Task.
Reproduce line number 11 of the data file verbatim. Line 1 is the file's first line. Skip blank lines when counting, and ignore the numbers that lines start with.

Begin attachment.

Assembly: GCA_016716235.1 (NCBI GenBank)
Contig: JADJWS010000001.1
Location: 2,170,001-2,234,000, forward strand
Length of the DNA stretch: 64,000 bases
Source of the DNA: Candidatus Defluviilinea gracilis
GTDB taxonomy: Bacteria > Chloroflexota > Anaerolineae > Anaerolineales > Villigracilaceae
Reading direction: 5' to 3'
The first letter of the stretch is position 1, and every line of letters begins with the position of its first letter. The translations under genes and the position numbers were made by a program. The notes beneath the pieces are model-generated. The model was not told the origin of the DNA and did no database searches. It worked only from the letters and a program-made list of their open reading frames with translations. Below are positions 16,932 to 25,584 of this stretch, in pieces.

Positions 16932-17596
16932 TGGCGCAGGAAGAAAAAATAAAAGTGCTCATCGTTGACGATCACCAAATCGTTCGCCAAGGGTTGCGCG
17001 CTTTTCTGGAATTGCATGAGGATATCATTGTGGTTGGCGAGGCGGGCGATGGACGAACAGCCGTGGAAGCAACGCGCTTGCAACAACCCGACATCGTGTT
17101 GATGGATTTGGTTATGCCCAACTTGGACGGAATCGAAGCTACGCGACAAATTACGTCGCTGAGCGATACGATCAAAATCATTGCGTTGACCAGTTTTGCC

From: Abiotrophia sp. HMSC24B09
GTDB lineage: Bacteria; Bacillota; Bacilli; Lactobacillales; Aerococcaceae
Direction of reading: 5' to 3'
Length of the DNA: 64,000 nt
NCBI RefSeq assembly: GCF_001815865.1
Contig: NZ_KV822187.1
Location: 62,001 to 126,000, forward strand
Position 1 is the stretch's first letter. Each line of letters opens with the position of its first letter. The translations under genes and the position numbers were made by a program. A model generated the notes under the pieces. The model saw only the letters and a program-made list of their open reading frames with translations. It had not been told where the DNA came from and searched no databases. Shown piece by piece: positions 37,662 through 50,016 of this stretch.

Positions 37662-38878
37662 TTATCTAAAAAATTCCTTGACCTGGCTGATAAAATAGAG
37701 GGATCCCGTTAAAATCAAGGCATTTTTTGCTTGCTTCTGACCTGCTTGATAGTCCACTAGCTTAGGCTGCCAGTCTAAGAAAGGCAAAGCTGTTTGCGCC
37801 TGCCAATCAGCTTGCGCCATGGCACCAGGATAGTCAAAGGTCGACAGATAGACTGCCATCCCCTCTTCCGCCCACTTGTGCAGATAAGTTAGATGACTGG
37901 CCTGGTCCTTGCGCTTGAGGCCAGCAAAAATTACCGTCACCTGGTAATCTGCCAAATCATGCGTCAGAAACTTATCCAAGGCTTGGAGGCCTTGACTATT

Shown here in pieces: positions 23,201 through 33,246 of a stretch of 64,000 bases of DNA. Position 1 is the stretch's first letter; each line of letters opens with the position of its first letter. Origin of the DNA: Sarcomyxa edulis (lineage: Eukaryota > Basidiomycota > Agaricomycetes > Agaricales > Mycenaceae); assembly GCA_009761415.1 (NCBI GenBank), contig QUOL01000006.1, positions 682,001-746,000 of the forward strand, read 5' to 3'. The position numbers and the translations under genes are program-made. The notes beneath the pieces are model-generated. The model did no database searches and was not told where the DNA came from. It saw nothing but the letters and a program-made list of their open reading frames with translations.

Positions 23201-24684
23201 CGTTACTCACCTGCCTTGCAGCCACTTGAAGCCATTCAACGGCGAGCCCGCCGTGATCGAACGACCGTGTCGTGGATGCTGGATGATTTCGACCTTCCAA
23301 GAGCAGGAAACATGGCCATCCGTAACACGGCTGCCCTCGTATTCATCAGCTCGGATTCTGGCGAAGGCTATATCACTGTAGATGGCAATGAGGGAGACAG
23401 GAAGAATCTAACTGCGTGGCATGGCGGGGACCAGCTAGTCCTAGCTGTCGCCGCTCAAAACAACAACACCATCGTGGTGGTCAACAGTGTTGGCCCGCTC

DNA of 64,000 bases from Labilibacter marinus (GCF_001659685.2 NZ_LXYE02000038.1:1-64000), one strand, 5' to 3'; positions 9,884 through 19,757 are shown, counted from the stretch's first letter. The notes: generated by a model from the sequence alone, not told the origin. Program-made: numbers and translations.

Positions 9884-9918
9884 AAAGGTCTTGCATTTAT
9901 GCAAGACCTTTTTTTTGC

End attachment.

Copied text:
17001 CTTTTCTGGAATTGCATGAGGATATCATTGTGGTTGGCGAGGCGGGCGATGGACGAACAGCCGTGGAAGCAACGCGCTTGCAACAACCCGACATCGTGTT